Lecture 36 (Wednesday, April 24, 2002): Geology of the Eastern US
Brief outline of this lecture:
Geologic Overview of the Eastern US
Origin of the Appalachians - Convergence
Origin of the Coastal Plain - Divergence
The Fall Line
The Eastern Interior
Main points of this lecture:
Georgia and much of the southeast can be divided into four geologic regions, the Coastal Plain, Piedmont, Blue Ridge, and Valley and Ridge.
The Coastal Plain consists of undeformed Cretaceous and Cenozoic sedimentary rocks and sediments.
The Piedmont consists of igneous and high-grade metamorphic rocks. Many of the igneous rocks formed about 300 million years ago.
The Blue Ridge consists mostly of metamorphic rocks.
The Valley and Ridge consists of folded and thrust-faulted Paleozoic sedimentary rocks.
The Fall LIne is the boundary between Piedmont and Coastal Plain. Because many rivers have shoals, rapids, or falls at the boundary, the Fall Line is a barrier to shipping, and therefore many cities lie along the Fall Line.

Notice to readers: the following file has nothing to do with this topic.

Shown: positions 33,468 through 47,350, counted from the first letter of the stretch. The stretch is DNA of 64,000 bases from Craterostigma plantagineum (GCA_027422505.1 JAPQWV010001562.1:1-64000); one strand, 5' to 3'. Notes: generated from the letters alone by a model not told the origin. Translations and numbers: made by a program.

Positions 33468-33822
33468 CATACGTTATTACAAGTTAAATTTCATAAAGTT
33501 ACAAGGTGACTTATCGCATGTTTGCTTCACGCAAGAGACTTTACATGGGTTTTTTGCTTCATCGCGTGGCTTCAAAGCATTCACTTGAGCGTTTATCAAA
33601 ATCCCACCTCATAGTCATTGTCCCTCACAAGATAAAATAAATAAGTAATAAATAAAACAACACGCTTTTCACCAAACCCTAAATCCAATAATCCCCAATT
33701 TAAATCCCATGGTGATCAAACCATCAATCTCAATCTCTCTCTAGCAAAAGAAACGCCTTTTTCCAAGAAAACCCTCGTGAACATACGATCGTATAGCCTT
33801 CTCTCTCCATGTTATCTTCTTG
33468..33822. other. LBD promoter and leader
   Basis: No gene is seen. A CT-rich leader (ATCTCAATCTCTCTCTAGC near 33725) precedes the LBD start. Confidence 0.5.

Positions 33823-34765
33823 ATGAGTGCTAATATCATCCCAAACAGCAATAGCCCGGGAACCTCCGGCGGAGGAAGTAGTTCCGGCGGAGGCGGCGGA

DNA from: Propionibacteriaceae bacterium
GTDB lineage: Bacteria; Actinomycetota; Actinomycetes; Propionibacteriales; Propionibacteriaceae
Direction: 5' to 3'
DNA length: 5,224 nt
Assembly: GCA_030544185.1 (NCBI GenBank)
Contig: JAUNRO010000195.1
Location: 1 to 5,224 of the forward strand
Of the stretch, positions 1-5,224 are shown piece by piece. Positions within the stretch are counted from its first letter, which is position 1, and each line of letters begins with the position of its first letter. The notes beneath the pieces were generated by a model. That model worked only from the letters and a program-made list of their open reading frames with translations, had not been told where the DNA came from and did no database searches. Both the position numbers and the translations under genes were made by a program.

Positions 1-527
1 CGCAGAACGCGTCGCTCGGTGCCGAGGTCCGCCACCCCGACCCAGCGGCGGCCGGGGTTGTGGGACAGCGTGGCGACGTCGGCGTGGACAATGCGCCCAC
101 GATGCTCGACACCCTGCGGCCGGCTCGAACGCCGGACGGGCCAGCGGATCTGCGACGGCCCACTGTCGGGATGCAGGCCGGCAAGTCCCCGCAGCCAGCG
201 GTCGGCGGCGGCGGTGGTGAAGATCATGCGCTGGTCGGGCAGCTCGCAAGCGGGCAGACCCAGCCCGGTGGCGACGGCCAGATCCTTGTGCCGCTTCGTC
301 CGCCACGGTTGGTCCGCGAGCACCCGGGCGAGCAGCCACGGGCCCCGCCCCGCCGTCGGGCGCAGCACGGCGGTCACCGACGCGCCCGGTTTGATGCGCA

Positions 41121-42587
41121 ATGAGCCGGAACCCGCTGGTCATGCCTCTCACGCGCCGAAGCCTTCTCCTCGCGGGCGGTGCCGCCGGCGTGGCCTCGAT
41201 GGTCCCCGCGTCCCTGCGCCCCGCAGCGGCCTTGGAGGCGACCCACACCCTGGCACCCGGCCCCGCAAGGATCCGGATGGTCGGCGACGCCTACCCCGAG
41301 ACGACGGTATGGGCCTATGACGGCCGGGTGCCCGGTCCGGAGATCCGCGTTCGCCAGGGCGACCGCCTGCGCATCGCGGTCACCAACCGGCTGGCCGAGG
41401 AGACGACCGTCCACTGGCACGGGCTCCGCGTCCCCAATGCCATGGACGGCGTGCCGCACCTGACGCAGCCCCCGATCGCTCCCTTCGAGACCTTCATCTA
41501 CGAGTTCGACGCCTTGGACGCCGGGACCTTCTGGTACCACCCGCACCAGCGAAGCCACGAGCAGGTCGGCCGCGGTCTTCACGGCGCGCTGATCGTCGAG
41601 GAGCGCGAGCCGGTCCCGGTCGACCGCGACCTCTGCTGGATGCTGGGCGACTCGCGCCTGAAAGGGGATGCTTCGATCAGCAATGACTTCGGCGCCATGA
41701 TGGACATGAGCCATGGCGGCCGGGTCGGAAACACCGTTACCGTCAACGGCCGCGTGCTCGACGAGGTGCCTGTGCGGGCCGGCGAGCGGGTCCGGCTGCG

The Southern Appalachians are best explained as mountain range that formed in a continent-continent collision in the late Paleozoic.
The Coastal Plain developed after rifting of the supercontinent made in the continent-continent collision discussed above.
Much of the rest of the eastern US consists of an Eastern Interior of relatively undeformed Paleozoic sedimentary rocks.
Figures used in this lecture:
A generic cross-section through the Appalachians and Piedmont
A generic cross section through the Coastal Plain
The Fall Line in Georgia
The Fall Line in the eastern U.S.
A very simple geologic map of the eastern US, with labels
A very simple geologic map of the continental US, without labels
Reading assignment: None.
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